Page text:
Leo takes the wheel for the first leg. The plan for the day is to head north past Nurnberg, cross into East Germany near Hof, swing around to the south of Berlin and cross over into Poland at Frankfurt an der Oder.

Within minutes we're outside of Munich on a road that's signposted Dachau three kilometres and straight into a minor traffic jam. The monotony is broken by the first glimpse of an East German IFA truck. We extricate ourselves from the delay and hit the autobahn; 80km/h is the speed limit for trucks in West Germany, although 85km/h is tacitly allowed. Go past 90km/h and its trouble. The Police go in for onthe-spot fines so there is no point in tempting fate. German HGV drivers have their own way of telling you you're going too fast — as you draw level with the cab they raise their thumbs across the first two fingers in the international "plenty money" gesture. In other words You must be loaded (and stupid) to drive so fast".

By 10:45hrs we're heading down the long decline into Eichstatt. The truck traffic has been separated from the cars and everybody seems to be obeying the law, bar the odd manic Italian in a Scania 143. We change over and Leo trys to get to grips with his Polish phrase book. It sounds like a bad attack of cataarh. Finally he gives up amid gales of Belgian laughter. We pull into a service area to allow the others to catch up and as we stand by the trucks all conversation is drowned out by a pair of American F16 fighters playing tag over the nearby autobahn. Gerlach and Francois pull in, greatly excited at spotting the latest 0404 Mercedes-Benz coach on the road.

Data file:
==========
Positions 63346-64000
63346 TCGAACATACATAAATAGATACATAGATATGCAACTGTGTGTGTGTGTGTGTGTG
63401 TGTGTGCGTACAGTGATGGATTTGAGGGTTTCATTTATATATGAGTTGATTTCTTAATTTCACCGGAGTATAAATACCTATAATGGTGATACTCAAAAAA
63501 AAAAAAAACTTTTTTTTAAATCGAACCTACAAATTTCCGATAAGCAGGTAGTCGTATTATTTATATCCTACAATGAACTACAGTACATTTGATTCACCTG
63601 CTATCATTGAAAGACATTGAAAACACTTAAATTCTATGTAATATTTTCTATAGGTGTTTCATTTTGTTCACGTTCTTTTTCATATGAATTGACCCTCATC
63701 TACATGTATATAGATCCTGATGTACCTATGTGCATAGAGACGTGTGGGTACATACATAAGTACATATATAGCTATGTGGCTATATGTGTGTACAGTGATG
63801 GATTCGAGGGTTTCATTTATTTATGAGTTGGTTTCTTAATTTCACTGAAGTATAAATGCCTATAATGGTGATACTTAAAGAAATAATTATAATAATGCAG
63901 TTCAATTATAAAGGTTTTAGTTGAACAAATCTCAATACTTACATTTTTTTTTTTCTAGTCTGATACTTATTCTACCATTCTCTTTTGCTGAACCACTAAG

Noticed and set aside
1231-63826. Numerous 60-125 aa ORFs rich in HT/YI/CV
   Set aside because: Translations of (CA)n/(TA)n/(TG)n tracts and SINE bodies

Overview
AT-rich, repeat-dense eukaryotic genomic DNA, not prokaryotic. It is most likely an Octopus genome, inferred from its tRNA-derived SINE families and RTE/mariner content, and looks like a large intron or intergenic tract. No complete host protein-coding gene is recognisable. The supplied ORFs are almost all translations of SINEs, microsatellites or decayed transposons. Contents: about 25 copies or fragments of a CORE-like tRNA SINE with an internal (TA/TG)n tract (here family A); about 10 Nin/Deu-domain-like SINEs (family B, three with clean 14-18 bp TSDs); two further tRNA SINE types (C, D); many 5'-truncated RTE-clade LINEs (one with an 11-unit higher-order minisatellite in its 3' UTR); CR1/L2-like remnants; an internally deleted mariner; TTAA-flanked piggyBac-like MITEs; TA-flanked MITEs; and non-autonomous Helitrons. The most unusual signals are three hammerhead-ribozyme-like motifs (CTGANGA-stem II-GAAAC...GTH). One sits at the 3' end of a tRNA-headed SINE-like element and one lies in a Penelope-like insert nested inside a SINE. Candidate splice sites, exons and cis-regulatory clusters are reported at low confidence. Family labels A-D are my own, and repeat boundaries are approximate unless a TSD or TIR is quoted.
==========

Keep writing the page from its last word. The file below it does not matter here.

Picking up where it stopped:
Aquick coffee and we're back on the road. Climbing up towards Hof the• number of Commecon Jelcz, Liaz and Star trucks gradually increases. They seem to have no problem keeping to the speed limit. By now the rain is pouring down as the first Deutrans truck passes us on the opposite carriageway. Deutrans is the East German state-run haulage operation. Most of their trucks are Volvos or Mercs, so they can't think much of socialist HGVs. Soon after we spot our first Polish Pekaes Volvo and a Czech

CSAD wagon — and soon after that we hit our first snag.

As the cloudburst hits its peak the MAN's wipers call it a day. Leo's driving so I whip off the electrical panel and track down the errant fuse with the help of the wiring diagram. . . only it isn't much help in German. Be fair, do you know the German for windscreen wipers? Fortunately Leo does. Now, what's German for "spare fuse"? Within a minute we've got them working again, and secure the MAN fuse cover with my trusty Pegaso key ring.